23:35 Elizabeth: Resilience was a huge topic in the 90ies in psychology. Experiments on resilience. Harari is hair raisingly pessimistic. Where would we find the courage and strength to live. Essence of resilience: Life force. Normal problem solving mood might not be the best thing to meet the shattering things. How to access the will of life in the face of huge problems. It is a surprise rather than something to cultivate at will. The force is stronger than all of me.

28:03 Viktoria: she likes the mystery. From her experience the question why children with difficult lives become so different in adulthood. In past life regression she notices that people have memories inside of them of a higher level, a memory of a vision. The metaphor of the fish. If the caring adult has the vision that can be the glimpse the child receives to overcome the difficulties. Higher reality, mystical turning point.

31:30 Gertraud resonating with Viktoria. G shares her experience from the mid-life school. What happens during pregnancy leads to more resilient than those whose time in the belly was super harmonious. Salutogenesis by Antonovsky, worked with survivors of the Holocaust and their different ways of being afterwards. What makes those few healthy? They had some kind of understanding of what was going on and had something to handle it, for instance singing for self empowerment. Believing that there is some purpose beyond my humble being = mystery.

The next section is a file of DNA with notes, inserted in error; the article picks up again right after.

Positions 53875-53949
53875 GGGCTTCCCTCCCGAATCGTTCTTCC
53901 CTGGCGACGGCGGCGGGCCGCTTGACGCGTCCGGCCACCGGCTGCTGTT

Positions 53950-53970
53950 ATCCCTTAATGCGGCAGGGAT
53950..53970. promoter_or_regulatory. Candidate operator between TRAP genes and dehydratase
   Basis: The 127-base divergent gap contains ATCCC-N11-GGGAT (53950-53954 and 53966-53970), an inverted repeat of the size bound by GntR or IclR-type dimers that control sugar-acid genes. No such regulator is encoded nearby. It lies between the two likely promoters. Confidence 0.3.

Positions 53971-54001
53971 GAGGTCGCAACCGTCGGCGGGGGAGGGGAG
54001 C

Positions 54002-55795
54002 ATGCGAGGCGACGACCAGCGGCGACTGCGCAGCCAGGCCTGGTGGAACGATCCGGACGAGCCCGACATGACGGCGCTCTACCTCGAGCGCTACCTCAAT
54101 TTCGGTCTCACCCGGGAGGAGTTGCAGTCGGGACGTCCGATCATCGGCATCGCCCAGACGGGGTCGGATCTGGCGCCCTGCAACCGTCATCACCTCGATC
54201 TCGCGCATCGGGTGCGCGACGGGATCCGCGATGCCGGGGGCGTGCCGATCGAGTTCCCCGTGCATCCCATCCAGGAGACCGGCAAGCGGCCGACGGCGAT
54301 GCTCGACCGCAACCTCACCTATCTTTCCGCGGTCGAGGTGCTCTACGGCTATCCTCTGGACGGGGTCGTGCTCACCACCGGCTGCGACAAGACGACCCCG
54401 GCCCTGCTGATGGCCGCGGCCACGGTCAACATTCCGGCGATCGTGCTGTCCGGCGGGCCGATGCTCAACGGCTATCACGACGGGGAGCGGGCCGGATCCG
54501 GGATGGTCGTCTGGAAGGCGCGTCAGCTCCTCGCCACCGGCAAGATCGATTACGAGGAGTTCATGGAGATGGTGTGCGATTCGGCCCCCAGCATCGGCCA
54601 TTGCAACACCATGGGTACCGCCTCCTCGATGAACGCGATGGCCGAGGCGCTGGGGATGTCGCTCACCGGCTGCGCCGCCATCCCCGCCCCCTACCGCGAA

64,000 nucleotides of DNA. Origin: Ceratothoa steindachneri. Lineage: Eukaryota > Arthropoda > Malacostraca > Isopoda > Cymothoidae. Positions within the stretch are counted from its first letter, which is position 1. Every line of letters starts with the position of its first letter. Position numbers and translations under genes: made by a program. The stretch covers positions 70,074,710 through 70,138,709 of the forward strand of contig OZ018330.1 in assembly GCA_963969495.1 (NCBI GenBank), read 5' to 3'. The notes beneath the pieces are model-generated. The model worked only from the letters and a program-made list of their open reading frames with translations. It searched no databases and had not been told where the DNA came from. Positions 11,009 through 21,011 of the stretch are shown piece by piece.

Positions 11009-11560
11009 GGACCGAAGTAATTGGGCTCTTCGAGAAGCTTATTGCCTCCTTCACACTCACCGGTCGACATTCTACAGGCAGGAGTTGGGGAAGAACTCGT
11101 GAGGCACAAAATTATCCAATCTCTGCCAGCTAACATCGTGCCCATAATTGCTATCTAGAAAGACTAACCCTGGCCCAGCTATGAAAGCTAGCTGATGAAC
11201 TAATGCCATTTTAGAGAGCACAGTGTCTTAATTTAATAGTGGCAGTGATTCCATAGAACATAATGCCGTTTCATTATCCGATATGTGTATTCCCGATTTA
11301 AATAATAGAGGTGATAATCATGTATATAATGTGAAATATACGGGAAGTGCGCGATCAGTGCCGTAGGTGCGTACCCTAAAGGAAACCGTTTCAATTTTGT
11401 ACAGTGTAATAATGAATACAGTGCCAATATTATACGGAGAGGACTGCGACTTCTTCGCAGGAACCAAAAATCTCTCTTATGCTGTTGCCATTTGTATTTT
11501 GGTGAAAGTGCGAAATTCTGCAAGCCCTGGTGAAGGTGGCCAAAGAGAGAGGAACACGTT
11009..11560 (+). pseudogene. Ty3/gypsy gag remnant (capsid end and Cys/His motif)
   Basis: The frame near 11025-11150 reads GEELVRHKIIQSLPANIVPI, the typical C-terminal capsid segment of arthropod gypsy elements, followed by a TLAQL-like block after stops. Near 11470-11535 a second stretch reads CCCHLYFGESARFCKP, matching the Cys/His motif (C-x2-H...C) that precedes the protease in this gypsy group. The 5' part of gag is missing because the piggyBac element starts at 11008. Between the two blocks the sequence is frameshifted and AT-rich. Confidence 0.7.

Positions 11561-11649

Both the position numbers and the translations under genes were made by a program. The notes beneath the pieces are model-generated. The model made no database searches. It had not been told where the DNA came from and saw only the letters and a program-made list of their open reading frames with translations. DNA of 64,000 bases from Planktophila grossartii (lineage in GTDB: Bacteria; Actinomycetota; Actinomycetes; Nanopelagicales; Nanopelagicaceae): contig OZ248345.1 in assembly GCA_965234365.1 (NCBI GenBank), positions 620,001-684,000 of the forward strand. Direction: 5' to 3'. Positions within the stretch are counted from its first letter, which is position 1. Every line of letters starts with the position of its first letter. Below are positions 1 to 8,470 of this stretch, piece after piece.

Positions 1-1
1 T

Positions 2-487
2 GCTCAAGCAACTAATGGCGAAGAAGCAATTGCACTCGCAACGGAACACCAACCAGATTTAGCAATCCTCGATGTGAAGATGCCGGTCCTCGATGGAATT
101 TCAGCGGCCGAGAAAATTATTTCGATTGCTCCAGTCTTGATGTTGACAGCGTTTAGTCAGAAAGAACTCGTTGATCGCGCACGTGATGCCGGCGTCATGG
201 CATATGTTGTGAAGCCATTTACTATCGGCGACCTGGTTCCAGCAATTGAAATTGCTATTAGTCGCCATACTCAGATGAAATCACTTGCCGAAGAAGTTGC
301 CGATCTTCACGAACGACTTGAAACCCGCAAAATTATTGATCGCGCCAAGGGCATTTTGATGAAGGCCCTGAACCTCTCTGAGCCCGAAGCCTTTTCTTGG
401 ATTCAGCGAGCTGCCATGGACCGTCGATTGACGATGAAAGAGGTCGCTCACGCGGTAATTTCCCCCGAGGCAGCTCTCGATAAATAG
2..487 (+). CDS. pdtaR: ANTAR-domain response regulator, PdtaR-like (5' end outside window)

35:50 Heartmath: Solving problems with the brain and against the heart is impossible.

36:20 Monia: different levels of talking about resilience, different levels of challenges. Live threatening is the higher level. People who have experienced mystical moments and who are not resilient: she thinks that is an offense to the Universe.

37:30 Heidi: finding meaning in life (VIktor Frankl). Harari in rational deconstructive mindset. How is resilience connected with the personality type? How do we create meaning in our lives, even knowing that everything is relative, and how can we then really believe in that? What do you think is creating resilience in us and what do you think we can do to increase it and find meaning?

39:45 gertraud: Body, mind and soul in co-herence

. Mystical experience doesn’t help you in every day life experience. Need some kind of empowerment, purpose beyond

41:20 Actually might be in our DNA.  She knows resilient people and those who didn’t, in her own family. It might be already part of who we are and then grow with it in several ways. Abilities and gifts, like a tool we have and can be nurtured. It is distinct when it is there and when it is not.